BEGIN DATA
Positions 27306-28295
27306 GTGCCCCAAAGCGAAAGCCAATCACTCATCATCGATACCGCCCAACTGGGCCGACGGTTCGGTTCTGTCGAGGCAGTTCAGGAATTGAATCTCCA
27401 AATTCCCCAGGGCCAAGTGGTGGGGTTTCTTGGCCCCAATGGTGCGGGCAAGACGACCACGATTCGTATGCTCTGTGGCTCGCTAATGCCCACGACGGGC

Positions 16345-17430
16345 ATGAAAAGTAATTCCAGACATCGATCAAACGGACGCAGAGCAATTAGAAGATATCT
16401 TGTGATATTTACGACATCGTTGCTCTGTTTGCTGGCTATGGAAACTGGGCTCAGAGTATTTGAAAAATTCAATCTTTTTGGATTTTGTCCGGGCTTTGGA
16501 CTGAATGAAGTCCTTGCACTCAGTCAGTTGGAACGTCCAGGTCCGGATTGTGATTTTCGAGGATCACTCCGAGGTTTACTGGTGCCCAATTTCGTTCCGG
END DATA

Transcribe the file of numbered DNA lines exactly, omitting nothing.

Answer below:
Positions 27306-28295
27306 GTGCCCCAAAGCGAAAGCCAATCACTCATCATCGATACCGCCCAACTGGGCCGACGGTTCGGTTCTGTCGAGGCAGTTCAGGAATTGAATCTCCA
27401 AATTCCCCAGGGCCAAGTGGTGGGGTTTCTTGGCCCCAATGGTGCGGGCAAGACGACCACGATTCGTATGCTCTGTGGCTCGCTAATGCCCACGACGGGC

Positions 16345-17430
16345 ATGAAAAGTAATTCCAGACATCGATCAAACGGACGCAGAGCAATTAGAAGATATCT
16401 TGTGATATTTACGACATCGTTGCTCTGTTTGCTGGCTATGGAAACTGGGCTCAGAGTATTTGAAAAATTCAATCTTTTTGGATTTTGTCCGGGCTTTGGA
16501 CTGAATGAAGTCCTTGCACTCAGTCAGTTGGAACGTCCAGGTCCGGATTGTGATTTTCGAGGATCACTCCGAGGTTTACTGGTGCCCAATTTCGTTCCGG